Some folks say that we shouldn’t even be celebrating Easter this year. That we can’t celebrate Easter, not really, not when we can’t gather together in person, not with all the restrictions created by this pandemic. This is no time for celebration, or so they say. And they’re right that Easter is different this year. Empty church buildings, no choirs, no travel, no family gatherings. But it goes deeper than that. Right now there is fear and uncertainty across the world. We are more aware of our mortality than ever before. Death has gotten closer, even if it hasn’t touched us personally yet. Many are grieving. Many more deal with loneliness, hardship and the loss of daily routines as the need to stay at home lengthens from days to weeks to months. How can we celebrate Easter in times like these?
And yet, more than ever in my lifetime, this Easter actually brings us closer to the lived experience of that first Easter morning. The experience of people like Peter, Mary and the others. Those who found themselves behind locked doors, forced to stay home not because of a virus but because there were soldiers searching for them, ready to arrest them. The disciples mourned the loss of their friend and teacher, but how do you grieve when no funeral is allowed? They were scattered, isolated and afraid. It was a time of festival, the festival of Passover – but how could they celebrate the Passover in times such as these?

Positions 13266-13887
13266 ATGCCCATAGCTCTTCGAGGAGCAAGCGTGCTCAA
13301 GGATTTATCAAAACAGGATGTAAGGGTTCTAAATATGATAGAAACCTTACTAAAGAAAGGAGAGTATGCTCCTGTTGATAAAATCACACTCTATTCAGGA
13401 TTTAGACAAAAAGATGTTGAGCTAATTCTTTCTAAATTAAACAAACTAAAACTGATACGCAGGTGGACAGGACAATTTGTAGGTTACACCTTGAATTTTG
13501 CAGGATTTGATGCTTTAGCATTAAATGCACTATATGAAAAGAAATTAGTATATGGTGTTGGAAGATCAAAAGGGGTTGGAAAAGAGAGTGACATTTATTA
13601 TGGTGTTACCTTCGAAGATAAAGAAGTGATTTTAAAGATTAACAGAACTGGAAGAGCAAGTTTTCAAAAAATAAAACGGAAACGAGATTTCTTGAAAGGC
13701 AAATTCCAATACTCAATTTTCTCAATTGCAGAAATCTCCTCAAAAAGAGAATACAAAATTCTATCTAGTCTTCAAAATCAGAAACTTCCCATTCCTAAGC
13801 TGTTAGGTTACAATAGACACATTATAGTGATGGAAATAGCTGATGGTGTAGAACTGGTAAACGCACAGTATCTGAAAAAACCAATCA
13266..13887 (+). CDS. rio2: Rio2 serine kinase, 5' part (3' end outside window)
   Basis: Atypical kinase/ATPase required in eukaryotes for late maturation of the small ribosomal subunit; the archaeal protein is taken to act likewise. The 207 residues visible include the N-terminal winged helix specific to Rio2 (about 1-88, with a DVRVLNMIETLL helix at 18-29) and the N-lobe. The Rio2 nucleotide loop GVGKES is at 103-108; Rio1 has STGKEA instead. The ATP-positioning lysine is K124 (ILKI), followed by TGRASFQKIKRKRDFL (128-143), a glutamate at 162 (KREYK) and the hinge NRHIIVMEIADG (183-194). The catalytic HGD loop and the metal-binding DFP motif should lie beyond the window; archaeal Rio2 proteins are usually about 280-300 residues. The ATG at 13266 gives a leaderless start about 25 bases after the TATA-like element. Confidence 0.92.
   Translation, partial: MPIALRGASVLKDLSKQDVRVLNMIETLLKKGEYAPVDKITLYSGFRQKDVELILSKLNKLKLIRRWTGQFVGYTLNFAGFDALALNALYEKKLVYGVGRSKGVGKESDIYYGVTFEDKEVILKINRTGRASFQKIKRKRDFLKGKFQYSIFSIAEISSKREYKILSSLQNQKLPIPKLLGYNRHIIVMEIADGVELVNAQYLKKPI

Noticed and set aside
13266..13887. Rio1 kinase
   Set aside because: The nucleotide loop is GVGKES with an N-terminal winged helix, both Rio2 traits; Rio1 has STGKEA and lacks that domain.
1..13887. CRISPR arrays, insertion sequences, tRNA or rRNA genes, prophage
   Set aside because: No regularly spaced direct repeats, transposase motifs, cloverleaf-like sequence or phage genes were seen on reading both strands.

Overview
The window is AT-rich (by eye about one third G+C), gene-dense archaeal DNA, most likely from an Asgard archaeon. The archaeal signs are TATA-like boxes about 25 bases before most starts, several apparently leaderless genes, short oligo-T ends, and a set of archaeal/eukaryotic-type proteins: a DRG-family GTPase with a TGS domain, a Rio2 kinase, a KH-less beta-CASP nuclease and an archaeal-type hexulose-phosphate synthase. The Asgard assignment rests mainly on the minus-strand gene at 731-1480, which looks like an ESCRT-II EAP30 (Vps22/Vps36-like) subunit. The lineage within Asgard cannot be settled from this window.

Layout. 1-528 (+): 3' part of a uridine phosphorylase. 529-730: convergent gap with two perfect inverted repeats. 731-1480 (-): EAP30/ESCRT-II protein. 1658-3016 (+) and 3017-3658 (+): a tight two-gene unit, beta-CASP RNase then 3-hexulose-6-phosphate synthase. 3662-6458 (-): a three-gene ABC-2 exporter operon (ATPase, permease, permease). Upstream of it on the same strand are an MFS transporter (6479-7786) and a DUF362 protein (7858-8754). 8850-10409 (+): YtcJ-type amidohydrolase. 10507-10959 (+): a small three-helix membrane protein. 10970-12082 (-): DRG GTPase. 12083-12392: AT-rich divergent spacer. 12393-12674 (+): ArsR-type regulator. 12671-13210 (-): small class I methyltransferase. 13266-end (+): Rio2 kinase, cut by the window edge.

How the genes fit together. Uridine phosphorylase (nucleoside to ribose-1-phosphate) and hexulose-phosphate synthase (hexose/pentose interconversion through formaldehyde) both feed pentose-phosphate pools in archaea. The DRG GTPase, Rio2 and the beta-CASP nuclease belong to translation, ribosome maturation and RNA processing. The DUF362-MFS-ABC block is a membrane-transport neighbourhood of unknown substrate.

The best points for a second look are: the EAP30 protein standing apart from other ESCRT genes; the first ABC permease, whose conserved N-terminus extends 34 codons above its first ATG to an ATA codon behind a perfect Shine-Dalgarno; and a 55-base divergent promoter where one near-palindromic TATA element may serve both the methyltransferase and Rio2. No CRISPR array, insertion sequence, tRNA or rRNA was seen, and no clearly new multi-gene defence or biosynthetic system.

Then, to their astonishment, they experienced Easter. And everything changed.
It just might be that we too need to experience Easter, now more than ever. But what exactly is the Easter experience? What is it that we’re celebrating here this morning?
You could say that we’re celebrating the fact that God raised Jesus from the dead, and I don’t suppose that I could disagree with you. But I do find it interesting that the Easter gospel from John that we just heard is not a story about Jesus. Oh sure, he’s there. But today’s gospel is really a story about people like us, people like Mary Magdalene, and Peter, and the one called the beloved disciple. Whatever it is that happened to Jesus, whatever this thing is that we call resurrection, it’s already taken place before today’s story even begins. We don’t get to see it.
What we do get to see, what we do get to hear about in the gospel narratives, is the amazing transformation that takes place in the lives of ordinary people like ourselves when they encounter the risen Jesus in their midst. Somehow a small group of men and women who are sad and frightened following the death of their friend, somehow they’re transformed into a courageous, joyful community of believers and apostles who spread their proclamation throughout the world, and ultimately to the billions of people who celebrate Easter with us on this day.